Support The Moscow Times!

Ukrainian Refugees in Southern Russia Face Tensions, Rising Housing Costs

Evacuees from Kherson gather upon their arrival at the railway station in Anapa, southern Russia. AP / TASS

The arrival of more than 100,000 Ukrainians in southern Russia following Kyiv's recapture of the southern Ukrainian city of Kherson has driven up housing prices and sparked tensions with local residents, independent media reported Thursday.

Russia’s military estimates it had evacuated 115,000 residents of Kherson — nearly half of the city’s pre-war population — before its withdrawal in November. Kyiv and rights groups decry the evacuations as forced deportations and potential war crimes.

A report by the Novaya Vkladka and Govorit NeMoskva news sites said Kherson evacuees are the only Ukrainian refugees to be allowed Russian government-issued housing vouchers to purchase homes in southern Russia’s Krasnodar and other regions.

Officials have not commented on why refugees from Ukraine's other three partially-Russian-occupied regions have not been granted housing certificates.

Interviews conducted by the news outlets revealed a high level of mistrust for the new arrivals among Krasnodar region residents. Locals accused refugees of unruly behavior, according to Novaya Vkladka and Govorit NeMoskva.

Housing vouchers have also fueled price hikes in new Krasnodar region homes to nearly double the government-imposed standard.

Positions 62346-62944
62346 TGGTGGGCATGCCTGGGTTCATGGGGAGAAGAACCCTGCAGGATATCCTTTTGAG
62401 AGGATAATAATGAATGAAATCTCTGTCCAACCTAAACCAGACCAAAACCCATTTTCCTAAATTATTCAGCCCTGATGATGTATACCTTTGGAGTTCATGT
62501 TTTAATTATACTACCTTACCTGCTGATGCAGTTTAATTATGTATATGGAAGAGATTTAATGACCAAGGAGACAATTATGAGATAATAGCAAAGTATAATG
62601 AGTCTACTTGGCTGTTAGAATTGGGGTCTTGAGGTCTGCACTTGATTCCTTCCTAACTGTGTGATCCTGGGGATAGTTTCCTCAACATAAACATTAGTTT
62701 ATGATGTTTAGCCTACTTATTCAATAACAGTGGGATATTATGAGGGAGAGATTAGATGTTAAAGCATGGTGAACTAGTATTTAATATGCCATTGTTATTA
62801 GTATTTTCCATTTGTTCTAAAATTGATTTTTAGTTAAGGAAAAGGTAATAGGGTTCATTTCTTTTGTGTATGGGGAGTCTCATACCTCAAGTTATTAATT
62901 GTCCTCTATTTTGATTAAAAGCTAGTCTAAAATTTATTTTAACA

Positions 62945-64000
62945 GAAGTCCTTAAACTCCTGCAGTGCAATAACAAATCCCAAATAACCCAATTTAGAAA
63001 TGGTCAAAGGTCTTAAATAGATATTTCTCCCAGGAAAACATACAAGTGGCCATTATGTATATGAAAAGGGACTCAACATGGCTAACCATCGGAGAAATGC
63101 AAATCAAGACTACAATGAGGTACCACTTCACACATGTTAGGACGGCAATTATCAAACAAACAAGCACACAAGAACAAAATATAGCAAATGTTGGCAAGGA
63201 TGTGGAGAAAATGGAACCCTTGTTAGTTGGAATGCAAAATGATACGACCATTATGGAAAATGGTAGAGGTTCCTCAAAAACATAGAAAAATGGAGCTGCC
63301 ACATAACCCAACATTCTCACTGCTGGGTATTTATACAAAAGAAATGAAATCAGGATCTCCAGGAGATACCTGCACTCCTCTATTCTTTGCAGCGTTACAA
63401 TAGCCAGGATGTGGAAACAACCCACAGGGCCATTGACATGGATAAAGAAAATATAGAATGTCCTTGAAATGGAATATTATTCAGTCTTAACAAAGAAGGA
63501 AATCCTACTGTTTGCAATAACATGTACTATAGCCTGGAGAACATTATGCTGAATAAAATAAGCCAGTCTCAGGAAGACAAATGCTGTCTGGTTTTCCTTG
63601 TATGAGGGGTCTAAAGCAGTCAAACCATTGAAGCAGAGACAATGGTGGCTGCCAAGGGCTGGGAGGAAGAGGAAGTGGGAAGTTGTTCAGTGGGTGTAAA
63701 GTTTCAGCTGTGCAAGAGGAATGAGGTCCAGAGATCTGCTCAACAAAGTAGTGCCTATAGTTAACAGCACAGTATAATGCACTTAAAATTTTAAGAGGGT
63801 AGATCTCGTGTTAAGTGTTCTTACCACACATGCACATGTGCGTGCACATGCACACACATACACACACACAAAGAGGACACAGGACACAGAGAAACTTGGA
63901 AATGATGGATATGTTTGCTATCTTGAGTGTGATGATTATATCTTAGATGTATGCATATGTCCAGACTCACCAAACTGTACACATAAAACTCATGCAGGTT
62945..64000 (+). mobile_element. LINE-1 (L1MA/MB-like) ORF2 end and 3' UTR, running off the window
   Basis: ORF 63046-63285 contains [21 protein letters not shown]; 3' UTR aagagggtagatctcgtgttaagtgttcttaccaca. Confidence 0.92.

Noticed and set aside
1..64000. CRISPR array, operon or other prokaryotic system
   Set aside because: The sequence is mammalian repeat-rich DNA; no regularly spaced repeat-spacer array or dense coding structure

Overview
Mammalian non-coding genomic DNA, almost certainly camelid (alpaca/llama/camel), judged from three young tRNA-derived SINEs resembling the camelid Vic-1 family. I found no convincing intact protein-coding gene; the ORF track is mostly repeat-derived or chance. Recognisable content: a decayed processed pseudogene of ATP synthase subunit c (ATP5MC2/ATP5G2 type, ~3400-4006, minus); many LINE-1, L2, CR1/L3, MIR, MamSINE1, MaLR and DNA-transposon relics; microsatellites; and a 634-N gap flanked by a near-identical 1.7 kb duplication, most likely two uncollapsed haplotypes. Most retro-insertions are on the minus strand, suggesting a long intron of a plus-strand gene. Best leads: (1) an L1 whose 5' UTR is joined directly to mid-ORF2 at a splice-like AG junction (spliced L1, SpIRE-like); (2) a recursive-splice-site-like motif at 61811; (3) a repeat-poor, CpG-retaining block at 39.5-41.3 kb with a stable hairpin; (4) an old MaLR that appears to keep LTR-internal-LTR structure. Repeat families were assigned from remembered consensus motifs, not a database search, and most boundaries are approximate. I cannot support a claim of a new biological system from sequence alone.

The Krasnodar region administration estimates more than 6,500 Kherson refugee families have received 19.4 billion rubles ($250 million) worth of housing certificates as of February.

… we have a small favor to ask.

As you may have heard, The Moscow Times, an independent news source for over 30 years, has been unjustly branded as a "foreign agent" by the Russian government. This blatant attempt to silence our voice is a direct assault on the integrity of journalism and the values we hold dear.

We, the journalists of The Moscow Times, refuse to be silenced. Our commitment to providing accurate and unbiased reporting on Russia remains unshaken. But we need your help to continue our critical mission.

Your support, no matter how small, makes a world of difference. If you can, please support us monthly starting from just 2. It's quick to set up, and you can be confident that you're making a significant impact every month by supporting open, independent journalism. Thank you.


Read more